ISBN : 9780190922160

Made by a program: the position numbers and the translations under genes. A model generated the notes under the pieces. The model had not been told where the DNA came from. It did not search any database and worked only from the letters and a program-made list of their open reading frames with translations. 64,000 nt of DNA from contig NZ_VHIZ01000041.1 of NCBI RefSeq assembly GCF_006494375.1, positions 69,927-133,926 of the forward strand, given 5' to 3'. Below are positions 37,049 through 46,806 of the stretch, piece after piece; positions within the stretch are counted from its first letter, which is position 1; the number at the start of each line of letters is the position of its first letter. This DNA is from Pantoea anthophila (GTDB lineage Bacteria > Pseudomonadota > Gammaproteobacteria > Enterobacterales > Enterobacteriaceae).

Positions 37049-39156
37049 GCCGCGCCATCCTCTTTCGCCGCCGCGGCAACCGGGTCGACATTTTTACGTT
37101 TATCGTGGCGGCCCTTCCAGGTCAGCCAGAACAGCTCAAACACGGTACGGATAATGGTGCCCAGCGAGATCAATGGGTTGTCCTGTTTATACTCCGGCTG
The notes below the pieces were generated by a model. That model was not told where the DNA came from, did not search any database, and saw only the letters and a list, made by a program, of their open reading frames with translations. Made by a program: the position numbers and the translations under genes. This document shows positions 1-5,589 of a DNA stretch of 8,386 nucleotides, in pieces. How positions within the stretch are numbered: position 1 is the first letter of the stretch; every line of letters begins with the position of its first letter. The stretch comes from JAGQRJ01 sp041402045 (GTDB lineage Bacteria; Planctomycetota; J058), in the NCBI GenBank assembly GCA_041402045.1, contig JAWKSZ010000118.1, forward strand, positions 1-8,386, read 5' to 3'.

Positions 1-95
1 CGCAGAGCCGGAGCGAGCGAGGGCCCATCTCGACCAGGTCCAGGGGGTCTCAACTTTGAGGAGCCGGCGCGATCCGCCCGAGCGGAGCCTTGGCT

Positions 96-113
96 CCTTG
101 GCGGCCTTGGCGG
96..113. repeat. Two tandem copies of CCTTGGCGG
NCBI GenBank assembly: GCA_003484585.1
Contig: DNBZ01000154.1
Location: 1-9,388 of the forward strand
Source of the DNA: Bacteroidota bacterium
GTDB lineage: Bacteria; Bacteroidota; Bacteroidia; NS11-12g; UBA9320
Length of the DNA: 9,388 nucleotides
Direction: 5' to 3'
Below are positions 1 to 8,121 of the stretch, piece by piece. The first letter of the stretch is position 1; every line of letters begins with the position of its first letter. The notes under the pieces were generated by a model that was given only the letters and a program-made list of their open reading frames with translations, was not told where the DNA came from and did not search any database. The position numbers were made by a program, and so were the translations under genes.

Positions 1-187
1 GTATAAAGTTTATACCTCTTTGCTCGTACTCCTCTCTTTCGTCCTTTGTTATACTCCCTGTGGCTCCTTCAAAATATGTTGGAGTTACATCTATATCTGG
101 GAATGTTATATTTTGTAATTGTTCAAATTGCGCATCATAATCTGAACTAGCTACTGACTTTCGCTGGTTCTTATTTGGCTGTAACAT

A bold argument that tackles current trends, such as rising nationalism, arguing that they strengthen rather than undermine transatlantic ties. Is the West finished as a political idea? In recent years, observers have begun pointing to signs that this transatlantic community is eroding. When the European Union expanded, the classic European nation state was in decline. Now, nationalism is on the rise. Furthermore, nations within the EU are less willing to cooperate with the US on policies that require sacrifice and risks, such as using military force alongside the US. Today, following the twin shocks of Brexit and Trump's election, the concept of a unified Western transatlantic community seems to be a relic. But, in Pax Transatlantica, the international historian Jussi Hanhimaki explains why the West is far from over. Hanhimaki argues that-despite Trump's inflammatory, dismissive rhetoric-NATO continues to provide robust security for its member states. NATO has survived by expanding its remit and scope, and it is viewed favorably by member states overall. Moreover, the transatlantic relationship boasts the richest and most closely connected transcontinental economy in the world. Despite the potential fallout from current trade wars-especially between the US and China-and the rise of economic nationalism, the West still benefits from significant transatlantic trade and massive investment flows. Lastly, Hanhimaki traces the parallel evolution of domestic politics on both sides of the Atlantic, focusing on the rise of populism. He contends that populism is not causing a rift between the US and Europe. Rather, the spread of populism evinces that their politics are in fact closely integrated. Shifts and even crises abound in the history of the transatlantic relationship. Still, the West endures. Conflicts, rather than undermining the relationship, illustrate its resilience. Hanhimaki shows that the transatlantic relationship is playing out this cycle today. Not only will the "Pax Transatlantica" continue to exist, Hanhimaki concludes, it is likely to thrive in the future.